• The Toxin and humans
  • Routes of Exposure
It is rare for large amounts, which are required for it to be toxic, to be ingested, because it rarely passes the oral area due to the crystals formed which may pierce the mouth, the throat, and digestive tract causing pain. Usually if large amounts are ingested it is be children. The symptoms include gastrointestinal discomfort, cardiovascular collapse, CNS depression, and rarely death. If ingested, it is thought best to administer lime water, chalk or magnesium in water, and, if needed, stimulants such as black coffee or caffeine, and one should add heat to the surface of the body. The purpose of this is to precipitate the oxalate in the digestive tube in the form of an insoluble calcium salt. Good diuresis is essential in this procedure so that kidney function will remain normal (Sanz 1992). If inhaled in large amounts it may lead to difficulty breathing and loss of consciousness. Skin and eye contact may lead to corrosion of the skin and skin lesions manifested by dermal cracking and slow healing ulcers. If entering the eye, needle like crystals can be found in the corneal stroma after two months of exposure (Anonymous 1994).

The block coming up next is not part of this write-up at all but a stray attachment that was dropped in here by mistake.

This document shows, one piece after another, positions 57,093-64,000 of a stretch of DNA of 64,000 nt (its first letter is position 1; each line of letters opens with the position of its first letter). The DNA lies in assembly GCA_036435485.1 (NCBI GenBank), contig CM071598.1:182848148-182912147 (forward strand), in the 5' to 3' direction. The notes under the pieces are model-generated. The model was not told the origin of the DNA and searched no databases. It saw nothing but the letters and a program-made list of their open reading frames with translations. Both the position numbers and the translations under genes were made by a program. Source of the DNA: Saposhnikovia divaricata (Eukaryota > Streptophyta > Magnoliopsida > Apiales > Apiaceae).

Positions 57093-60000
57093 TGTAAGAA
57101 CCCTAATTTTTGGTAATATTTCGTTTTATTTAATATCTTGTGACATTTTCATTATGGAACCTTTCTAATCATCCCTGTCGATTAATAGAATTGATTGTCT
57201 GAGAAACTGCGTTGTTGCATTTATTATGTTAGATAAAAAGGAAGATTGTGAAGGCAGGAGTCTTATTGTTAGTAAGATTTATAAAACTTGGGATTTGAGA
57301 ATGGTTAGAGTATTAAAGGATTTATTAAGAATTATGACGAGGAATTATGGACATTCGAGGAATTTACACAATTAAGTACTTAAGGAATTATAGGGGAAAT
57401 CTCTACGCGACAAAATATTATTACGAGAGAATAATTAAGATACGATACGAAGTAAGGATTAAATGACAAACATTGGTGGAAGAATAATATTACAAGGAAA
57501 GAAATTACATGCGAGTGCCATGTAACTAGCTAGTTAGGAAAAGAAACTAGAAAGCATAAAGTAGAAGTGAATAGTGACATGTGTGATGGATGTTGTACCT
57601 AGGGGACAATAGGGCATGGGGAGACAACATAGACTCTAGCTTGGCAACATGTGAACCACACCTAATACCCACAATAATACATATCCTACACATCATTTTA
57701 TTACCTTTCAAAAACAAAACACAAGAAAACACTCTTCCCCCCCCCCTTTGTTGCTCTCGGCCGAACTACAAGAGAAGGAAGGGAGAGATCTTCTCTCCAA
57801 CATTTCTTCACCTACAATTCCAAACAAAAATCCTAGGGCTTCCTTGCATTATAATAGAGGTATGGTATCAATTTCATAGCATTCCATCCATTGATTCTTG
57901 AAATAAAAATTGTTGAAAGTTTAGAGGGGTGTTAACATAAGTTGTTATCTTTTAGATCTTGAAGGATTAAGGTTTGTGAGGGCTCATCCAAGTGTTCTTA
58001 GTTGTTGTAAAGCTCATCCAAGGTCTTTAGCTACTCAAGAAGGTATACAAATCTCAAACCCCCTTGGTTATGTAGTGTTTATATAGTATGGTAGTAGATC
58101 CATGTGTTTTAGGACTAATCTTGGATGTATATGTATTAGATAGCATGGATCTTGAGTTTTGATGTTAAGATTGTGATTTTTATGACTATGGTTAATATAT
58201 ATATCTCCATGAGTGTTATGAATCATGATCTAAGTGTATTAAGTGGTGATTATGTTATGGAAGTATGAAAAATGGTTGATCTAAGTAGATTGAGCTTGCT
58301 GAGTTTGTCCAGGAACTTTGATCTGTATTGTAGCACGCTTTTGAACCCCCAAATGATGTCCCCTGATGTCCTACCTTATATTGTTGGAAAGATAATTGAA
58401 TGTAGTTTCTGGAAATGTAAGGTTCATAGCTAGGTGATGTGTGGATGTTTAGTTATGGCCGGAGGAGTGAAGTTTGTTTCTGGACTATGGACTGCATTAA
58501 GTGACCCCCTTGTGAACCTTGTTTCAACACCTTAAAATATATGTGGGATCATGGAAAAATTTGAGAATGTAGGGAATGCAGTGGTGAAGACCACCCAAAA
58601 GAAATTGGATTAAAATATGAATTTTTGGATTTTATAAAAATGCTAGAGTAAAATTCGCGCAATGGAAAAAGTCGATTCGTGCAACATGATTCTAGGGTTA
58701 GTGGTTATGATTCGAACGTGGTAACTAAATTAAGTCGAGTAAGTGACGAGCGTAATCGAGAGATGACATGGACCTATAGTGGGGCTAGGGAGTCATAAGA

• Effects